Supported by the S Family Foundation, the Milken Institute Center for Strategic Philanthropy brought together 30 experts in AD earlier this year to assess the current state of the eld and to identify concrete opportunities where philanthropic capital could make a real difference. The top five listed below.

Support Collaborative Basic Science

Our understanding of the causes of AD and its contributing factors is limited. A historical, intensive focus on one protein, amyloid, may have stifled exploration into other dynamics, causing a lack of diversity in the clinical pipeline. Directed investment into the complex interplay of the full range of biological players promoting neurodegeneration would fill in critical knowledge gaps—gaps that could be turned into new therapeutic targets.

Focus on Biomarkers of the Disease

Currently, the only de native diagnosis of AD is made after death. Current tools to provide interim diagnoses are expensive and invasive, including brain imaging tests or sample collections through a spinal tap. Additionally, cognitive tests used in the clinic are not sensitive enough to detect problems until the disease has progressed significantly. Investment into novel tools that are more sensitive, less invasive, and less expensive to measure AD could help change the disease trajectory for scientists, clinicians, and patients.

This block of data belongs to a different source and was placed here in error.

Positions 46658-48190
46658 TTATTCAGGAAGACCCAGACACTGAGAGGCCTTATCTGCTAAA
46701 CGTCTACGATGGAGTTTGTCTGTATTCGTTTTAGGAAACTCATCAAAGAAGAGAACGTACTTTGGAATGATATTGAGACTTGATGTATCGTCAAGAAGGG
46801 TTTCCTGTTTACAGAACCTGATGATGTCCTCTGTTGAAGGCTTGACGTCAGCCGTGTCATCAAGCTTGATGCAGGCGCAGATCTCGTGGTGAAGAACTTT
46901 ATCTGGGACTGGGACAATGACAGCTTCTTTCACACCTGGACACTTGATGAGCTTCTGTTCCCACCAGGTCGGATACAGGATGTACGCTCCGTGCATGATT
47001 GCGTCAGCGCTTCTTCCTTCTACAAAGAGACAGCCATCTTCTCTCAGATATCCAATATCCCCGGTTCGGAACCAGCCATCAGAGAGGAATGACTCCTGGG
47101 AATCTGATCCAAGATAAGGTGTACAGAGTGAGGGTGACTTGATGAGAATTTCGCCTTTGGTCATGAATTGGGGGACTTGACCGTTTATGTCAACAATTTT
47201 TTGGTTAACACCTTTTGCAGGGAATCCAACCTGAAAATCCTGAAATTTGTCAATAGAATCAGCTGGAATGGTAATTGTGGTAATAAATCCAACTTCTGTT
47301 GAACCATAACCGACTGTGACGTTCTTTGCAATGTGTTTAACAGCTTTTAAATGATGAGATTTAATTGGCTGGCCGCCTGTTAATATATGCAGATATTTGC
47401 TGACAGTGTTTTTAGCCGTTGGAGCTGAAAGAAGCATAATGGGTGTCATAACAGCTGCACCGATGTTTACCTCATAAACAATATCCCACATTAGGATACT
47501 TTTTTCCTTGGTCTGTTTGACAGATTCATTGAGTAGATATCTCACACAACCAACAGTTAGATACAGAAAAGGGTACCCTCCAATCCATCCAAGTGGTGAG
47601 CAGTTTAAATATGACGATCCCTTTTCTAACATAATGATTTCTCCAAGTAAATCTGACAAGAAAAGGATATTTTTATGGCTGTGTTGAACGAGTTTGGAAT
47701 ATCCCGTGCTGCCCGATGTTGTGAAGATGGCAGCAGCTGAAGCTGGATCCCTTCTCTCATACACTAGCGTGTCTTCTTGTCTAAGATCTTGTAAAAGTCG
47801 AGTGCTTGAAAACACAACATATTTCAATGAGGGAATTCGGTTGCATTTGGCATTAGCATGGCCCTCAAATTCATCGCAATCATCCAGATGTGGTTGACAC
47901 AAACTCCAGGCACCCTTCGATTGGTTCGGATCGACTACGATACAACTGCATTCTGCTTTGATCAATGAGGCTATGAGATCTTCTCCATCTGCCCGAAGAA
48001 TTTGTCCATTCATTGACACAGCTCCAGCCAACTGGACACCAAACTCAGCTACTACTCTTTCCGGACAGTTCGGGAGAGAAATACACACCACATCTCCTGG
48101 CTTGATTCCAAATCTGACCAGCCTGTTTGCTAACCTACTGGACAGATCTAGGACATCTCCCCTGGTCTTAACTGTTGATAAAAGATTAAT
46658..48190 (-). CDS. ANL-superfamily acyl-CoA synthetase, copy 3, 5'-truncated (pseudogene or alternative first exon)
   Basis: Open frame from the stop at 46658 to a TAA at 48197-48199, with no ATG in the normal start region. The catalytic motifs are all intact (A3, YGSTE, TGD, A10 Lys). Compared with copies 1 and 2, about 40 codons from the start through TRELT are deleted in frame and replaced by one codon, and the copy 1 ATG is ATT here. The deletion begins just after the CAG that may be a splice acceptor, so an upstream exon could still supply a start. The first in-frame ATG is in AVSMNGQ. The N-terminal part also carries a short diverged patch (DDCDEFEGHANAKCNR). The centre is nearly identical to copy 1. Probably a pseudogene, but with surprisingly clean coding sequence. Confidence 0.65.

Enable Data Science

More data exists than ever before, and are growing exponentially with the expansion of biological techniques examining whole genomes, proteomes, and beyond. Many systems have emerged to fill immediate data needs; however, these systems rarely talk to one another, limiting the ability to share or combine datasets. Philanthropists can help support the crosstalk between big data platforms to unify existing data and can sponsor the integration of data scientists into neuroscience.

Untangle Risk Factors

The AD eld is in the early days of understanding risk factors beyond certain genes. Complicating matters is the lack of diagnostic tools for AD, as well as the co-illnesses that coincide with AD. These issues challenge the ability to untangle AD risk factors from those of other dementias or diseases. Understanding what factors contribute to an individual’s risk of AD is a first step to learning how to mitigate risk. Philanthropists should support long-term efforts to proactively screen patients for disease biomarkers, as well as the studies to follow these individuals over time to assess risk factors.

Reinforce the Clinical Pipeline

No therapeutic has been approved to prevent, slow, or cure AD. The complexity of the disease has made the development of model systems to test novel therapeutics challenging, and the long timescale of disease progression has prompted the industry to shave off time by skipping vital steps in the process. Support by philanthropists to develop and expand model systems would bene t the early clinical pipeline. Additionally, investment into the development and implementation of a “trial ready” cohort would allow for adaptable clinical trials that fully utilize their potential patient population.

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